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Circulation. 2006 Oct 3;114(14):1504-11. Epub 2006 Sep 25.

Noninvasive vascular cell adhesion molecule-1 imaging identifies inflammatory activation of cells in atherosclerosis.

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  • 1Center for Molecular Imaging Research, Massachusetts General Hospital, Boston, USA.



Noninvasive imaging of adhesion molecules such as vascular cell adhesion molecule-1 (VCAM-1) may identify early stages of inflammation in atherosclerosis. We hypothesized that a novel, second-generation VCAM-1-targeted agent with enhanced affinity had sufficient sensitivity to enable real-time detection of VCAM-1 expression in experimental atherosclerosis in vivo, to quantify pharmacotherapy-induced reductions in VCAM-1 expression, and to identify activated cells in human plaques.


In vivo phage display in apolipoprotein E-deficient mice identified a linear peptide affinity ligand, VHPKQHR, homologous to very late antigen-4, a known ligand for VCAM-1. This peptide was developed into a multivalent agent detectable by MRI and optical imaging (denoted VINP-28 for VCAM-1 internalizing nanoparticle 28, with 20 times higher affinity than previously reported for VNP). In vitro, VINP-28 targeted all cell types expressing VCAM-1. In vivo, MRI and optical imaging in apolipoprotein E-deficient mice (n=28) after injection with VINP-28 or saline revealed signal enhancement in the aortic root of mice receiving VINP-28 (P<0.05). VINP-28 colocalized with endothelial cells and other VCAM-1-expressing cells, eg, macrophages, and was spatially distinct compared with untargeted control nanoparticles. Atheromata of atorvastatin-treated mice showed reduced VINP-28 deposition and VCAM-1 expression. VINP-28 enhanced early lesions in juvenile mice and resected human carotid artery plaques.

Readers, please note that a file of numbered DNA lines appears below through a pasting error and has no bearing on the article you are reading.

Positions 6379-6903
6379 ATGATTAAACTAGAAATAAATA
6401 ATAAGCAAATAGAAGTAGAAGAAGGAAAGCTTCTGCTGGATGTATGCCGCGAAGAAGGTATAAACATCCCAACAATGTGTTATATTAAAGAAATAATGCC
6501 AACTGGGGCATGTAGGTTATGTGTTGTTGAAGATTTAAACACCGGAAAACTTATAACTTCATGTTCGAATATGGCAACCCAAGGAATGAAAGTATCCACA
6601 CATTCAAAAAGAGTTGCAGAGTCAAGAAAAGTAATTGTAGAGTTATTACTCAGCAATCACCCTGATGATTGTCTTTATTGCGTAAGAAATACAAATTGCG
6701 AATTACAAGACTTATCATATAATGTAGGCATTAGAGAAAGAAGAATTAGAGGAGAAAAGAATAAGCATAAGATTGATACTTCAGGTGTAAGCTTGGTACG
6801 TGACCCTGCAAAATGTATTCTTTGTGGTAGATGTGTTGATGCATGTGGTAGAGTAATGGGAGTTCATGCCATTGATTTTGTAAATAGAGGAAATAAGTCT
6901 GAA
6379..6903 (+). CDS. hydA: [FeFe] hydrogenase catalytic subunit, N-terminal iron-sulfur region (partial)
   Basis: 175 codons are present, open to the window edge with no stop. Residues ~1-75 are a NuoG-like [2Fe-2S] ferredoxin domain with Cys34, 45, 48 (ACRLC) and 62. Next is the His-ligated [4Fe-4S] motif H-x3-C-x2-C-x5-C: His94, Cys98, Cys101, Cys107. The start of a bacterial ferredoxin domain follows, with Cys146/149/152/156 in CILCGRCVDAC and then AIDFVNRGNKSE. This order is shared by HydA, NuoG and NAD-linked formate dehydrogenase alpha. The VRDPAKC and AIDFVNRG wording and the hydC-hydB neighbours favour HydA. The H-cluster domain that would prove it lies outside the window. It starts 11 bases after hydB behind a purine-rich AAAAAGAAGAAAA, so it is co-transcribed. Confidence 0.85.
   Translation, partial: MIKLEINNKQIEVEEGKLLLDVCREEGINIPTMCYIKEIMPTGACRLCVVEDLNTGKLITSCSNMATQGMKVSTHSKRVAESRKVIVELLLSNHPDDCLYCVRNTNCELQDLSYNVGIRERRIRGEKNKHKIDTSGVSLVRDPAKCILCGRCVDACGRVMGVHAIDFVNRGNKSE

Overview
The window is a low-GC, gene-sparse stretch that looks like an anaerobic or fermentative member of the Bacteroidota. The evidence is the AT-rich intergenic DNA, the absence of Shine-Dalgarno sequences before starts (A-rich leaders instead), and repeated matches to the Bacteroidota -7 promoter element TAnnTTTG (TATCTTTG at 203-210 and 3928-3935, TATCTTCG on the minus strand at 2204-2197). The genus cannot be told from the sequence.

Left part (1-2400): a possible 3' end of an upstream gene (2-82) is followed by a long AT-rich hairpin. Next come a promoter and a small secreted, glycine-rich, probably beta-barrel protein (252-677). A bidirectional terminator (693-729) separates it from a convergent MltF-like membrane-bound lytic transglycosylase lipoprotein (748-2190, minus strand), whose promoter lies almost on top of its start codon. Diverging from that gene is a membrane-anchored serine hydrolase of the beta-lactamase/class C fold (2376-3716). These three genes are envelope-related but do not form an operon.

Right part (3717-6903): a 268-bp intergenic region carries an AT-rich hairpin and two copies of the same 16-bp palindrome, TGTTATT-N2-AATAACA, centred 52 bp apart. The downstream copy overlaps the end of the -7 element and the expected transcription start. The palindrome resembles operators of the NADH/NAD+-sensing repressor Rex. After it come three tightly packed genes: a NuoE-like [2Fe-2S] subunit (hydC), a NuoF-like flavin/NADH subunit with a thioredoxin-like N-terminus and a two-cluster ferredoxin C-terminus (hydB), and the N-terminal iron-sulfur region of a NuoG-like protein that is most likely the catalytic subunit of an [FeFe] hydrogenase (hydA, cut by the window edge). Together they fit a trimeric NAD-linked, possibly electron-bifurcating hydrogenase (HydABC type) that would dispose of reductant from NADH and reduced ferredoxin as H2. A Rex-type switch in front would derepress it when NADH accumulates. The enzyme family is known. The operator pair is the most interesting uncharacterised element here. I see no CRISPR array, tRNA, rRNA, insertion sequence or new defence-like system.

VINP-28 allows noninvasive imaging of VCAM-1-expressing endothelial cells and macrophages in atherosclerosis and spatial monitoring of anti-VCAM-1 pharmacotherapy in vivo and identifies inflammatory cells in human atheromata. This clinically translatable agent could noninvasively detect inflammation in early, subclinical atherosclerosis.

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